If Clockwork Aquario had come out in the early ’90s, it would have cost me a lot of quarters. It’s the kind of arcade game that lures you in: big sprites, bright colors, inventive worlds, a bubbly soundtrack. You see it, and you want to play it. Unfortunately, I never got the chance to experience it in an arcade because it was never actually released. But a few decades later, it’s finally available in a new format — you can now play it on both the PS4 and Nintendo Switch.
Clockwork Aquario was initially a victim of the game industry’s shift to 3D games. Development started in 1992 at Westone Bit Entertainment, a now-defunct studio best-known for the Wonder Boy series. The game was completed after two years, but by that time, arcades had mostly moved on to 3D experiences and fighting games, and so it was shelved entirely. It stayed that way until retro-focused publisher Inin Games snapped up the rights and reworked it to run on modern devices.
As a game, Clockwork Aquario is pleasingly straightforward. It’s an action-platformer where you play as one of three characters running through a futuristic world, jumping on mechanical fish and popping strange balloons with your head. You have two main actions, jump and grab, which you can use to bash enemies or throw them at each other. It’s fairly simple yet chaotic, and each of the five worlds has its own giant boss to defeat at the end, which — in the tradition of arcade games — will require some pattern memorization and quick reflexes to defeat.
The most striking thing about the game, though, is how it looks. There’s some incredible pixel art on display here, with huge, expressive characters and a wide range of odd enemies. Everything is mechanical, so you’ll see robotic fish and squids floating through the air while giant clams shoot fireballs at you. I played on the new OLED version of the Switch, and it looked incredible; there are also a lot of visual options, so you can make the game look really crisp and clean or add some scanlines for a retro effect.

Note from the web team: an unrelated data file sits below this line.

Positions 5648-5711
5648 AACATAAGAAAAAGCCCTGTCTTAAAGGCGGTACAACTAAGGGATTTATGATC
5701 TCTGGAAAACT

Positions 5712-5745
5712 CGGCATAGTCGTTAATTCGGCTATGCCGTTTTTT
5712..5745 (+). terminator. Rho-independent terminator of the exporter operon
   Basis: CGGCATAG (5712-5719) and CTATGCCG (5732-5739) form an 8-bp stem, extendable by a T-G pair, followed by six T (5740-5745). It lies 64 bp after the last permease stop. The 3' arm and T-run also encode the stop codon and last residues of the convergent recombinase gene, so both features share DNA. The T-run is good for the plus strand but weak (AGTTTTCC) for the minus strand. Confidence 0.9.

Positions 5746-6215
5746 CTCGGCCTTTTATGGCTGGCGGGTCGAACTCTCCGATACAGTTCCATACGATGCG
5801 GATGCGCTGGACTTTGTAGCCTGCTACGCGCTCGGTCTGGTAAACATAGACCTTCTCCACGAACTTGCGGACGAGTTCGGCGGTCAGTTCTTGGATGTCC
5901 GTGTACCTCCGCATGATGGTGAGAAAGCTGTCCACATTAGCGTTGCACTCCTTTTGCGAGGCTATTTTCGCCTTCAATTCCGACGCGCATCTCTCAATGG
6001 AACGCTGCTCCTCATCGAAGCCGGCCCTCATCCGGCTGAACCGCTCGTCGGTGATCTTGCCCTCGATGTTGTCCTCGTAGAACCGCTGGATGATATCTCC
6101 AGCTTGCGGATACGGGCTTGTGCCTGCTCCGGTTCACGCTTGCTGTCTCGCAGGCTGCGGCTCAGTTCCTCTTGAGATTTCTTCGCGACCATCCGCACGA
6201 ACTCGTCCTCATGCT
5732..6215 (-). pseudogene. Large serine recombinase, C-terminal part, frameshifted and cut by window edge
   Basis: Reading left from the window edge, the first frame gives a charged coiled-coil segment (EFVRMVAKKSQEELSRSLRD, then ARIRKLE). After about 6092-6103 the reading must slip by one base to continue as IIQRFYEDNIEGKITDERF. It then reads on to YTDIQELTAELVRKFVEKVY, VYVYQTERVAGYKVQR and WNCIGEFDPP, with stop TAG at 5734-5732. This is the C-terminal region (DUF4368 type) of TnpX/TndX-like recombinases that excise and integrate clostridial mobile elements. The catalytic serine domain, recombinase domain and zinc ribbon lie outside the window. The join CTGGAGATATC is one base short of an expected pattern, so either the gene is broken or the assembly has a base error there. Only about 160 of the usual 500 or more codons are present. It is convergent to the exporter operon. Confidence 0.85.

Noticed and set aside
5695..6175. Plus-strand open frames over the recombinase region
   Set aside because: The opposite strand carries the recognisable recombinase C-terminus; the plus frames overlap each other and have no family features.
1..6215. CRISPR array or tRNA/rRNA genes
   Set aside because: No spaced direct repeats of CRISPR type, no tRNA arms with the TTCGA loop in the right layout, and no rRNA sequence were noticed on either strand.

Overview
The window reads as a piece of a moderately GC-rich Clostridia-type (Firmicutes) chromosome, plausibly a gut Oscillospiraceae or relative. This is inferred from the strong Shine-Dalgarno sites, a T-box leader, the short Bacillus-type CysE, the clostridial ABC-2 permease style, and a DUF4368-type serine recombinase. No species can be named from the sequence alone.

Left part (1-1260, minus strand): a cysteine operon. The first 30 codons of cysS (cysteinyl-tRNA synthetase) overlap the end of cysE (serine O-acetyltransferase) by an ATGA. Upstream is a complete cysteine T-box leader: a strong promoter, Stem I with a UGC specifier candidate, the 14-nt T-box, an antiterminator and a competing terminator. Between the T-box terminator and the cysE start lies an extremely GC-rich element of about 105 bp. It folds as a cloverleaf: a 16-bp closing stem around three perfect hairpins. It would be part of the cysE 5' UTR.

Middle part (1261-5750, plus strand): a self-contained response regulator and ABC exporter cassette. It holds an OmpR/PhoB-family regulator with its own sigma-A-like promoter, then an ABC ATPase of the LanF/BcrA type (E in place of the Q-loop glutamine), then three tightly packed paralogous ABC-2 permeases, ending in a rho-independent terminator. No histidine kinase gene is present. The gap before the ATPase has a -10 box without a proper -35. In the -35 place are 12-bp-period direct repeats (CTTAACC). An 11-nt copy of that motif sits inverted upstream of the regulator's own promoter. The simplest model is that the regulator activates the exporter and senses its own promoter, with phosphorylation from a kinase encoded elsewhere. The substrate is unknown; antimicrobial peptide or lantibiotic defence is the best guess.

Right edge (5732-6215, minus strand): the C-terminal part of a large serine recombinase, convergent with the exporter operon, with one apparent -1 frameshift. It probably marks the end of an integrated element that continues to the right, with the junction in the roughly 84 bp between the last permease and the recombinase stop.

You can tweak a few things beyond the visuals. Arcade games are notoriously hard — more challenge meant more quarters spent — so Clockwork Aquario offers three different difficulty options, which don’t actually change the game itself but instead offer more or less credits to get through the whole thing. There’s even a training mode where you can just mess around to get the hang of how things work. Plus, you can pause the game now, which wasn’t really an option in the days of arcade cabinets.
I’m not sure how long Clockwork Aquario will hold my attention, but I sure am glad it exists. Video game preservation is a complex subject, but with so much being lost to history, it’s nice to see a project that clearly shows love for long-forgotten source material. The various game modes make it easier to play than it would’ve been originally, and there’s a collection of original art along with the soundtrack that you can dig through after playing. This release takes something I didn’t even know existed and turns it into a piece of history that I can play.